Tag Archives: typography

Final Booklet

Front Cover
Spread 1
Spread 2
Spread 3
Back Cover

Booklet

Comments were generally positive regarding the front and back covers, with the primary suggestions all relating to the treatment of the author name. In response, I adjust the scale, position, and color of the author name to make it less competitive with the title of the book. On the back cover, I added an email address to allow contact as suggested.

In all subsequent spreads I adjusted body leading from 8/9.6 to 8/10 to increase readability and improve typographic color. Hyphenation was enabled in the final spreads to improve the overall shape of the columns of text. As a consequence of these adjustments, some change in column lengths were made to keep a consistent finish in body text. These changes were all made based on feedback of intimidation, issues of readability, and oppressiveness of the various text filled areas of the spreads.

I also reworded some of the body for better applicability to the book and made some fine adjustments on image spacing on the second spread. Everything else was held constant with the support of the overall positive reviews from my peers.

The final booklet is being printed at Copies at Carson utilizing a 60lb cover with satin finish, and 28lb interior pages, saddle stitched.

Resume rough draft

Resume set in Futura and Didot

I chose Futura as a clean, modern sans. I set it in all caps for category headings with a wide track. A bold weight was used for emphasis throughout the document. Ornstein, mikeornstein.com, workplaces, etc. were set in bold Futura for emphasis, followed by a light future (or in the case of the title, preceded by the light variant). Didot was chosen for the body text as a compliment of the geometric sans – a geometric serif with wide variation in thicks and thins to the very constant weight of Futura.

All of Futura (not including the title) is is set in 10pt. Didot is all 9pt.

Typographic Hierarchy (part 5)

 

 

This is the final version of the poster, post-critique. I decided to alter the color, the scale of the titles, and the placement of some of the text. The overall goal was to minimize clutter, and increase the variation between what used to be similarly-styled elements.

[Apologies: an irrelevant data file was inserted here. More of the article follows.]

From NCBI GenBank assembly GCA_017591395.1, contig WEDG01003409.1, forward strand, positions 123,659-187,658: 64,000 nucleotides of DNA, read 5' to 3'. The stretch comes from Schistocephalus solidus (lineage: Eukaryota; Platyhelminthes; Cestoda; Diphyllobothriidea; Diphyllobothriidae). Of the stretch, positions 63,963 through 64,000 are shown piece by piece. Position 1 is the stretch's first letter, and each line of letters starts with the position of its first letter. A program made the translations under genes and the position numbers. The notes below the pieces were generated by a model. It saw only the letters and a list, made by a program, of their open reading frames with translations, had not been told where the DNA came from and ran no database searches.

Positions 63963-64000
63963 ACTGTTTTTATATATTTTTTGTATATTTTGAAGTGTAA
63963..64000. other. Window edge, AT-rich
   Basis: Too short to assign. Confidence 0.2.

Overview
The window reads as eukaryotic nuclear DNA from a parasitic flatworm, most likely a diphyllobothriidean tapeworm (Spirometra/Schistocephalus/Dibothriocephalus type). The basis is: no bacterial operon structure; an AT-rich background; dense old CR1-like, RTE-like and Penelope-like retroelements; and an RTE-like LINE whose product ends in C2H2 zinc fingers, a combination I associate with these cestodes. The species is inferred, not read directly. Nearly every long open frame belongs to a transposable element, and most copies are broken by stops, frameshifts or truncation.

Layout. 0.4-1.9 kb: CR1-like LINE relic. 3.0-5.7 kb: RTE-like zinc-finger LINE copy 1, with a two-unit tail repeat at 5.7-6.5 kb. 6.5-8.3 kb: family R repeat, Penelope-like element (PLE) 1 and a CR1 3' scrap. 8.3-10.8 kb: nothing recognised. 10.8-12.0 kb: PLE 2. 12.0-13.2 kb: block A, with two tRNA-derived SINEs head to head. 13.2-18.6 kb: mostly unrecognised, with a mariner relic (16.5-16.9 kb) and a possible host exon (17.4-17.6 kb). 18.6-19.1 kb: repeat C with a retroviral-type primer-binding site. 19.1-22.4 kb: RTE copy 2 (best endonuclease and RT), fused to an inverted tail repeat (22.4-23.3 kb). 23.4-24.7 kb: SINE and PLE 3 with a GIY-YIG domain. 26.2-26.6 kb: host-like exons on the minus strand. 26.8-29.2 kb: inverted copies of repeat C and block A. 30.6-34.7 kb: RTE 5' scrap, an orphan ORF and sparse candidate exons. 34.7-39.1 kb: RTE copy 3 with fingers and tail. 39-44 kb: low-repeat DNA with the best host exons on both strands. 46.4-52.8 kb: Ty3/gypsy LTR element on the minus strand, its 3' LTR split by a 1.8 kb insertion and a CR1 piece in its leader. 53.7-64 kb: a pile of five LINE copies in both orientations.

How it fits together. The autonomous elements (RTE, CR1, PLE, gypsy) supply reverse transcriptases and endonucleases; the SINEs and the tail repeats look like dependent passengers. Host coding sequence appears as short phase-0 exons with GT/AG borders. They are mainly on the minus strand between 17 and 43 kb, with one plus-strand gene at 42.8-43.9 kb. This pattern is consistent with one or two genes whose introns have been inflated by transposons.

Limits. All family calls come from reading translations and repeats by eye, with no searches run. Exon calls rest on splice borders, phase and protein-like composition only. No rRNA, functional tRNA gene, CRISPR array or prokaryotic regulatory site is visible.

The positive critique comments indicated that the layout was interesting and effective.

Negative comments picked out colors that matched too closely (since eliminated) and too subtle variation in text weights/size. This has been adjusted aswell.

The final result is clean, and holds onto the strong aspects of the old design. The change in color was meant to better match the modernity of ‘computational’ work, and is reminiscent of computer interfaces, while the golden color was not.

Typographic Hierarchy (part 4)


The first composition is the most conservative of the three. Just a splash of color on the School of Design. The contrast between the gold and the white is low enough compared to the white background that the words don’t draw too much attention, but the glint of color makes the composition a bit more lively.

The gold bars at the top and bottom of this competition are meant to encapsulate the important text. The effect being strived for here is that the bar is in fact continuous across the entire page.The third layout brings the title outside the bounds of the page, increasing its effective size. The “School of Design 2011 Lecture Series” text is rotated and lightened to abstract the words and diminish literal meaning. The text indicating the location of the events is minimized to indicate lowest level of hierarchy.

These compositions make use a simple color palette throughout. The golden color is indicative of the fall, and the blacks and grays provide high contrast on the page.

Typographic Hierarchy (part 3)

Size change & stroke weights